In this guide, we explore the process of converting Markdown to HTML using PHP. Specifically, we’ll see how to perform the conversion with the three most popular Markdown libraries and a custom Markdown to HTML parser.

When a Markdown to HTML Conversion Is Needed

Markdown to HTML parsers are commonly used to allow users to write content in Markdown format and automatically display this content as HTML on the site’s front end. Here are a few scenarios where you might use a Markdown to HTML parsers in PHP:

  • Content Management Systems (CMS): Many CMS platforms, such as WordPress, use Markdown as an alternative markup language. In this context, Markdown-related features like editors and conversion tools are usually available in dedicated plugins.
  • Blogs and Forums: If you’re building a blog or a forum where users can contribute content, allowing them to write in Markdown provides a more straightforward and cleaner way to format their text.
  • Documentation: Developers and technical writers might prefer writing in Markdown due to its simplicity.
  • Custom Applications: In any PHP application where you want to support user-generated content with Markdown formatting.

Explore the Existing Libraries

Let’s take a look at the available PHP libraries for converting Markdown to HTML.


With 14.5k stars on GitHub, Parsedown is by far the most popular Markdown parser built with PHP. This parser uses a particular “line-based” parsing approach, and based on the benchmark documented on the GitHub page, it’s very fast.

To start, you can install the Parsedown package via Composer using this command.

composer require erusev/parsedown

If, instead, you prefer to use this library without Composer, download the project from GitHub and load the Parsedown.php file at the beginning of the PHP script.

include 'Parsedown.php';

Once Parsedown is available, create an instance and run the text() method with the Markdown text as the first function argument.

$Parsedown = new Parsedown();

echo $Parsedown->text('A paragraph with **Bold text** converted with Parsedown.');

// Output: <p>A paragraph with <em>Bold text</em> converted with Parsedown.</p>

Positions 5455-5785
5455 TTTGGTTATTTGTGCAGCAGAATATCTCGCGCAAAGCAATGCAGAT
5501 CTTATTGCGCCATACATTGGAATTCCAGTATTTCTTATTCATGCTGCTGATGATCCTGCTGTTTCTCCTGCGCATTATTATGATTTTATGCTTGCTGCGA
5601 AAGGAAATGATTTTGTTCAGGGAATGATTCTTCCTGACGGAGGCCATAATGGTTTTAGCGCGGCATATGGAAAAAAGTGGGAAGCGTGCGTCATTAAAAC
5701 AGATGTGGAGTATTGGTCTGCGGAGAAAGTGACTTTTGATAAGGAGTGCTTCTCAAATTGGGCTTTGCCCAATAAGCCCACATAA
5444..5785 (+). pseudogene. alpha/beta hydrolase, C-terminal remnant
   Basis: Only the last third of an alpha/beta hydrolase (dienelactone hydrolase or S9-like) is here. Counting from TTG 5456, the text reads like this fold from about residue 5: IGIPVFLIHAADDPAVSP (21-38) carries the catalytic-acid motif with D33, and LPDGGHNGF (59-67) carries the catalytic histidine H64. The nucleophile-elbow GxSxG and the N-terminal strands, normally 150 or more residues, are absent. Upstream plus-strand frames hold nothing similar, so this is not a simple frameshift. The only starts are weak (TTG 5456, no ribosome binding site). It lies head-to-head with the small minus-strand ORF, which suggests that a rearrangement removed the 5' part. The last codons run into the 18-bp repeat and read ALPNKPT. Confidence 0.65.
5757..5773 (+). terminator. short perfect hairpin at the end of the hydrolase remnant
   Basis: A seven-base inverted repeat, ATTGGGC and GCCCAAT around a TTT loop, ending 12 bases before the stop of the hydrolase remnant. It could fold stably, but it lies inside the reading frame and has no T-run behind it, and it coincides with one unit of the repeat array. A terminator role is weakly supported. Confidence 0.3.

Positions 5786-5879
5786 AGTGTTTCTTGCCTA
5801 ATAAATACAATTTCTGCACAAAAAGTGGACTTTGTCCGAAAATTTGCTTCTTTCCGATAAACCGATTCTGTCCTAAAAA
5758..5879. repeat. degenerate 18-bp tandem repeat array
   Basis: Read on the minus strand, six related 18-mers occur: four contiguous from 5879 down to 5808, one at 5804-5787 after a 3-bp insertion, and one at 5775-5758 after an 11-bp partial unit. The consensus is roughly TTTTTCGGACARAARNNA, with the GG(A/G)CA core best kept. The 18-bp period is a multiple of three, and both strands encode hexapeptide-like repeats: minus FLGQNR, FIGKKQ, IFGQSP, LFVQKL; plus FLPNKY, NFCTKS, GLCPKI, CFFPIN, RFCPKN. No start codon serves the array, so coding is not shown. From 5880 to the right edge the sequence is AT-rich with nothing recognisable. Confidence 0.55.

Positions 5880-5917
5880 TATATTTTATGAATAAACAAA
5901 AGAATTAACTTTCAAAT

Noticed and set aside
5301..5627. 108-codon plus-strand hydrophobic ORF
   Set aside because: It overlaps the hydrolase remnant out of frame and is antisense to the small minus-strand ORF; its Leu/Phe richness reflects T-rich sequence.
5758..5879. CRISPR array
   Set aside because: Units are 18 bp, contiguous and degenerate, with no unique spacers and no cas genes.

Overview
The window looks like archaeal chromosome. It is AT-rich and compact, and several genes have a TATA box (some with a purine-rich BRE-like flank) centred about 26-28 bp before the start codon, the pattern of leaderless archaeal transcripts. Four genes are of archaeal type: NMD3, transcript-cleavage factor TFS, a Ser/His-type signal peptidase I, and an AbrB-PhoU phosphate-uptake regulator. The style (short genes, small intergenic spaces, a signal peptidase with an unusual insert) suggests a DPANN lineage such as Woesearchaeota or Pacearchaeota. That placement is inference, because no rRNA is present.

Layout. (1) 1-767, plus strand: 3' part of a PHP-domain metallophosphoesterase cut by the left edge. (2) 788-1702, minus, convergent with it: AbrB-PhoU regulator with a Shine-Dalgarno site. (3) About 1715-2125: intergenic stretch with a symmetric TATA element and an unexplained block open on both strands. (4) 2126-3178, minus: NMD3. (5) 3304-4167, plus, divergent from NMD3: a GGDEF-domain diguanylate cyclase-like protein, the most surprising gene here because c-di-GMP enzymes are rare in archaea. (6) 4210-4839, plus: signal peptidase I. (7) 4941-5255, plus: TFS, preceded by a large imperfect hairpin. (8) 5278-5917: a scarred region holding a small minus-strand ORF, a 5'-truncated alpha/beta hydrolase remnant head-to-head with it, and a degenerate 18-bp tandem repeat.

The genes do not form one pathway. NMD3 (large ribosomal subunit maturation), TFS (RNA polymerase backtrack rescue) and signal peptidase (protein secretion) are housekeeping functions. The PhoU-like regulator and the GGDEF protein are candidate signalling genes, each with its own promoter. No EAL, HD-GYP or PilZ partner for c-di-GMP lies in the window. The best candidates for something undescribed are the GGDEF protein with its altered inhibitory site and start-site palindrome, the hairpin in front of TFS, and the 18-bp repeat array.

In the example that follows, the user can submit Markdown text from a form; the submitted data are then retrieved, converted to HTML with Parsedown, and printed.

You should note that here, I enabled the safe mode of Parsedown by passing true to the setSafeMode() method. For more information on using Parsedown with user-generated content, please see the Security and Escaping HTML sections of the Parsedown documentation.

include 'Parsedown.php';


<!-- A basic form where the user can submit a comment using Markdown text -->
<form action="form.php" method="post">
	<textarea name="comment" cols="60" rows="10"></textarea>
	<input type="submit" value="Submit Comment">


// Process the form
if (isset($_POST['comment'])) {

	$Parsedown = new Parsedown();

        // Enable the safe mode of Parsedown.

	// Echo the HTML from the Markdown text submitted by the user. Note: Additional escaping functions should be implemented based on the context.
	echo $Parsedown->text($_POST['comment']);


When you convert Markdown text provided by the users, for example, in the context of a forum or blog comments, consider applying additional sanitization, validation, and escaping functions.

While the correct way to handle the submitted Markdown text depends on the context, here are some recommended operations:

  • Use the security features of the Markdown parser in use. Specifically, with ParseDown, consider enabling the Security and Escaping HTML feature
  • Use the built-in sanitization and escaping features if your application is built with a framework or a CMS.
  • Limit the Markdown content length
  • Limit the number of links
  • Restrict the domains that can be linked; for example, you might want to allow only links to your domain.

Using Parsedown Extra

With the Parsedown Extra package, you can use the Markdown Extra flavor of Markdown. This variant is based on the original Markdown syntax but adds useful features such as tables, fenced code blocks, footnotes, and more.

To start, get the ParsedownExtra.php file from GitHub or install it using Composer, then instantiate the ParsedownExtra class and call the text() method to convert Markdown to HTML.

$Extra = new ParsedownExtra();

echo $Extra->text('# The post title {.main-heading}');

// Output: <h1 class="main-heading">The post title</h1>


League/CommonMark is a Markdown parser developed by The PHP League.

Below is a basic implementation of this parser that uses the Composer autoloader.

// Load the composer autoloader.
require_once 'vendor/autoload.php';

use League\CommonMark\CommonMarkConverter;

$converter = new CommonMarkConverter();

echo $converter->convert('A simple paragraph with a [link](');

// Output: <p>A simple paragraph with a <a href="">link</a>.</h1>

Extensions are used to add new features to the parser. This example demonstrates how to use the Front Matter extension to parse and use YAML key-value pairs included in the HTML document.

$config = [];

// Configure the environment and add the extensions.
$env = new Environment($config);
$env->addExtension(new CommonMarkCoreExtension());
$env->addExtension(new FrontMatterExtension());

// Create an instance of the converter.
$converter = new MarkdownConverter($env);

// Markdown file with Front Matter key-value pairs.
$markdown = <<<MD
layout: layout-1
title: Example article
  - Tag 1
  - Tag 2

# Hello World!

$result = $converter->convert($markdown);

// Get the Front Matter data.
if ($result instanceof RenderedContentWithFrontMatter) {
    $frontMatter = $result->getFrontMatter();